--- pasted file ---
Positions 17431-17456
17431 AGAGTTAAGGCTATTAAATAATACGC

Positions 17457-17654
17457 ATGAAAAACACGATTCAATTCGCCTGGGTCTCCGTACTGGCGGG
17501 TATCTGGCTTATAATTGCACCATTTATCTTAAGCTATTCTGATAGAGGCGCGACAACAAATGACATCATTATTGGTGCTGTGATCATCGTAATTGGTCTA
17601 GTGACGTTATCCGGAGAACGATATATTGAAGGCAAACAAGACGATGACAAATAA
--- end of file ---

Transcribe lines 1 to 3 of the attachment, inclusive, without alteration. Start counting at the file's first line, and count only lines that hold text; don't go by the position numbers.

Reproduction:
Positions 17431-17456
17431 AGAGTTAAGGCTATTAAATAATACGC

Positions 17457-17654